Simon & Schuster, £12.99. Order for £11.69 (free p&p) from the Independent Bookshop: 08430 600 030

The Bellwether Revivals, By Benjamin Wood

 

There are some lessons publishers never learn. When presenting a new author, editors have long been unable to avoid slipping in a phrase calculated to get up the noses of many in the room: "Of course, it doesn't hurt that he or (she) is very easy on the eye!" Simon & Schuster may not be guilty of such tactics, but that images of Benjamin Wood's beautiful hair and long eyelashes are becoming familiar is probably not regarded as a sales disincentive. But can this Lancashire-born creative-writing lecturer deliver the goods? Is The Bellwether Revivals worthy of the hype?

The novel begins with the discovery of bodies, one of which is on the manicured lawns near the river in Cambridge. Eden Bellwether is still breathing; he has (we will learn) cast a hypnotic spell on a promising working-class student, Oscar. The latter is in love with Eden's equally gilded, aristocratic sister, the beautiful Iris. Eden is a charismatic figure who believes himself to be a healer, with the power of music as the conduit for his skills. While Oscar is mesmerised by the seductive Iris, the most crucial relationship he has is with her fascinating brother.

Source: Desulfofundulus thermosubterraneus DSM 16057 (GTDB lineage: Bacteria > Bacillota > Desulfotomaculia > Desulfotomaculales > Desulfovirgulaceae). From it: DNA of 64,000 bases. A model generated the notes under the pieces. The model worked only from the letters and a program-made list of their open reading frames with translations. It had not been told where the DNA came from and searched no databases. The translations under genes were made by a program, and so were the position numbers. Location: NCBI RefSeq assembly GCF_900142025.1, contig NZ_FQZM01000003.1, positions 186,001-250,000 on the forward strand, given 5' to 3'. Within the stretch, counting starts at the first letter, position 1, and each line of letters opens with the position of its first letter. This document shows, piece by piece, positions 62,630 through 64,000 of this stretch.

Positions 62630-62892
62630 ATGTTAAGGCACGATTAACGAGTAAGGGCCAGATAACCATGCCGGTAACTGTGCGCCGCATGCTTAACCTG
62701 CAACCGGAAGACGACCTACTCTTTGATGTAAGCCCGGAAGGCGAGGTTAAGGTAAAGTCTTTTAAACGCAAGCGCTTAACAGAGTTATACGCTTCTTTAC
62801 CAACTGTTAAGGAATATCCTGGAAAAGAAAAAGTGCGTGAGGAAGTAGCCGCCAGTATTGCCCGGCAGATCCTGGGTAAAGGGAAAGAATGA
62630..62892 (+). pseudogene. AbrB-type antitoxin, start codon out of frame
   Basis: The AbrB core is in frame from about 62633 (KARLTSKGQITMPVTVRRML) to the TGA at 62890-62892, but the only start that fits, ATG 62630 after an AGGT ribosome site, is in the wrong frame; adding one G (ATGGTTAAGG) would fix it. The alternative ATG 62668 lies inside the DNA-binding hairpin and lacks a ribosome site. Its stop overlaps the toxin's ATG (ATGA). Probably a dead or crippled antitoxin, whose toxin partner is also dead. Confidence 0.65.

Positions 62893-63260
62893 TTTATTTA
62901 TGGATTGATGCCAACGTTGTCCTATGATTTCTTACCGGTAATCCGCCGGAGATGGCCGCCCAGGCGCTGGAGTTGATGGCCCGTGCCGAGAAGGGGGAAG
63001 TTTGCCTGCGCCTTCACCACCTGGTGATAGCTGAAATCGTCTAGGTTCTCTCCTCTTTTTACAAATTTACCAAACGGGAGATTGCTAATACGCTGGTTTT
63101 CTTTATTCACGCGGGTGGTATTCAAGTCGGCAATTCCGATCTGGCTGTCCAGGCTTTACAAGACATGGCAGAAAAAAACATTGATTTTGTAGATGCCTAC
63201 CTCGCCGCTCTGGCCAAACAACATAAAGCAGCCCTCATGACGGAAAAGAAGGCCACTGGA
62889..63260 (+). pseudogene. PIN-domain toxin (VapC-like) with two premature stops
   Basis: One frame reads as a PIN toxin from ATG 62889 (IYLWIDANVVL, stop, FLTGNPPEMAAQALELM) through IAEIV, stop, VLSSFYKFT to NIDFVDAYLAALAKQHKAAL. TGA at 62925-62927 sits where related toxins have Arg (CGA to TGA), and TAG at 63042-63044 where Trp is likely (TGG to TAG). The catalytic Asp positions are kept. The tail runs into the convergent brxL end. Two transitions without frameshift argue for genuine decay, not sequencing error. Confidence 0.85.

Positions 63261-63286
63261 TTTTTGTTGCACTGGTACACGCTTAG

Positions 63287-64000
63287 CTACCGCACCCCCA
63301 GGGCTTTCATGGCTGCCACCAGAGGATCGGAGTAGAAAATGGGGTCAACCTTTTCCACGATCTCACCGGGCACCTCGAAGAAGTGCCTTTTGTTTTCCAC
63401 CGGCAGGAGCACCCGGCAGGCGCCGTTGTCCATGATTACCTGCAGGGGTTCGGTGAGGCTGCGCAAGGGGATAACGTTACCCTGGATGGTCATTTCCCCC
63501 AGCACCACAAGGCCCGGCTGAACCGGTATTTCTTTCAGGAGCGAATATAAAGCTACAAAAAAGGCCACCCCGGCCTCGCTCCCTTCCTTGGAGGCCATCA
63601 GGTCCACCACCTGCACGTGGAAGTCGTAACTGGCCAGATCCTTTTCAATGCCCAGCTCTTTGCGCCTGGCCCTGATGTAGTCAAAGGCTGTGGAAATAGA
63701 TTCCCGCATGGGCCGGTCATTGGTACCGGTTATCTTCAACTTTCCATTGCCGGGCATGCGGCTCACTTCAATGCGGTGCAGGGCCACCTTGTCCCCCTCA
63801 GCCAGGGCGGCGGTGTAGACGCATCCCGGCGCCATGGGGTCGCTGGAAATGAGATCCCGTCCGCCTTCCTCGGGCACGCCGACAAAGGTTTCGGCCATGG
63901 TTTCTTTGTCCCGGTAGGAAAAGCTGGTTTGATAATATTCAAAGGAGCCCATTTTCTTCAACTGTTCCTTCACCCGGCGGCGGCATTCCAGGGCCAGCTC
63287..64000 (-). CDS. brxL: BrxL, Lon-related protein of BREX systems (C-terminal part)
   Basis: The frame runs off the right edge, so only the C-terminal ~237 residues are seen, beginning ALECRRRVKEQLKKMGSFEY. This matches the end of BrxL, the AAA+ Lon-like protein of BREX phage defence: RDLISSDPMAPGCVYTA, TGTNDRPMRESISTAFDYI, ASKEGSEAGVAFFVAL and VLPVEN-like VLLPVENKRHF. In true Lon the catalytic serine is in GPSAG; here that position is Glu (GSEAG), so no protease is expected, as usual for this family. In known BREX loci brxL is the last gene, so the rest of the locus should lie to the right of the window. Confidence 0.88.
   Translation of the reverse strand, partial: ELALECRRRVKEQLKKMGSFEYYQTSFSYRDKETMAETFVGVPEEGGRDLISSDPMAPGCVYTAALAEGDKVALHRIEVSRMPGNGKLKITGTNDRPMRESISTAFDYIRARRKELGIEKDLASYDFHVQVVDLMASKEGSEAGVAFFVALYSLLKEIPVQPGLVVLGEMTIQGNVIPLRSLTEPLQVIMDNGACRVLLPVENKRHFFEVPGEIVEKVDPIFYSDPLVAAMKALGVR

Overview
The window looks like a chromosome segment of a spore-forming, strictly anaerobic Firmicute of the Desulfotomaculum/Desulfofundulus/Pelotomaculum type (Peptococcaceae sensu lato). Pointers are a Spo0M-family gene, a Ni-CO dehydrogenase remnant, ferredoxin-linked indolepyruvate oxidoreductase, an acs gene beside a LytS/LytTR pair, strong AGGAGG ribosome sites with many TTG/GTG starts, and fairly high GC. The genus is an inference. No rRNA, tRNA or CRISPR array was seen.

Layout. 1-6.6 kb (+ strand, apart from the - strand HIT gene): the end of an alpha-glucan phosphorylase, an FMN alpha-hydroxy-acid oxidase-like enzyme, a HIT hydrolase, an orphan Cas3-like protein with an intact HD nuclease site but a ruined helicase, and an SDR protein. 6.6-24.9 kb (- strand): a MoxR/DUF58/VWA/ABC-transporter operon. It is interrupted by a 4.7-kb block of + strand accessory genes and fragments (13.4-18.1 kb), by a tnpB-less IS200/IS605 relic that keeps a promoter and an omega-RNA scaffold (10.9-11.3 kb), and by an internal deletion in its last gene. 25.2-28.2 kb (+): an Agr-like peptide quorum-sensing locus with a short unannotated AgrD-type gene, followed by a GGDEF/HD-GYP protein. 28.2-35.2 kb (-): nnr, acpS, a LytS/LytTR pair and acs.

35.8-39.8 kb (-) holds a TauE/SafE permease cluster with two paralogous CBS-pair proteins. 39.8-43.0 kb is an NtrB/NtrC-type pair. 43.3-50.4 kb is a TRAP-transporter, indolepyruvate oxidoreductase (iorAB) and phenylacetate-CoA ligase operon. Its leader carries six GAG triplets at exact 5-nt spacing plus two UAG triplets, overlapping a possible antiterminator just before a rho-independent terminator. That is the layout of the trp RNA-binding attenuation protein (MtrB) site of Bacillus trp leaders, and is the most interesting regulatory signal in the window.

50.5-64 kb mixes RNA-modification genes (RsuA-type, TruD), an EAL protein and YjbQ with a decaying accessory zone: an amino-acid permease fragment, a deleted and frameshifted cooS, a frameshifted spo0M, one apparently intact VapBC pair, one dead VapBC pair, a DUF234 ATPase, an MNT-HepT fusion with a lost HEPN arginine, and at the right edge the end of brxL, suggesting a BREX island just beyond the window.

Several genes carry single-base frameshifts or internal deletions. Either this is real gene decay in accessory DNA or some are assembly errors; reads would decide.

If this basic premise sounds familiar, that's because the "appeal of beauty" mentioned earlier is built into the novel, which has as its lodestone Brideshead Revisited. The Bellwether Revivals is, in fact, a cogent and timely examination of the conflict between religion and scepticism, a theme explored with more rigour than in this novel's template. There, we rarely doubt that Waugh is on the side of grace and the supernatural. Donna Tartt's The Secret History is also in the DNA here, and there are echoes of another literary analysis of the unhealthy emotional bond between a brother and sister, L P Hartley's Eustace and Hilda.

Does it matter that Wood wears his influences so clearly on his sleeve? Some may find the book reads like a contemporary filigree on its illustrious predecessors, but most readers will find themselves transfixed by this richly drawn cast of characters. The fact that Wood can hold his own in such heavyweight company is a measure of his achievement. We can, it seems, forgive him his splendid pompadour and soulful eyes.

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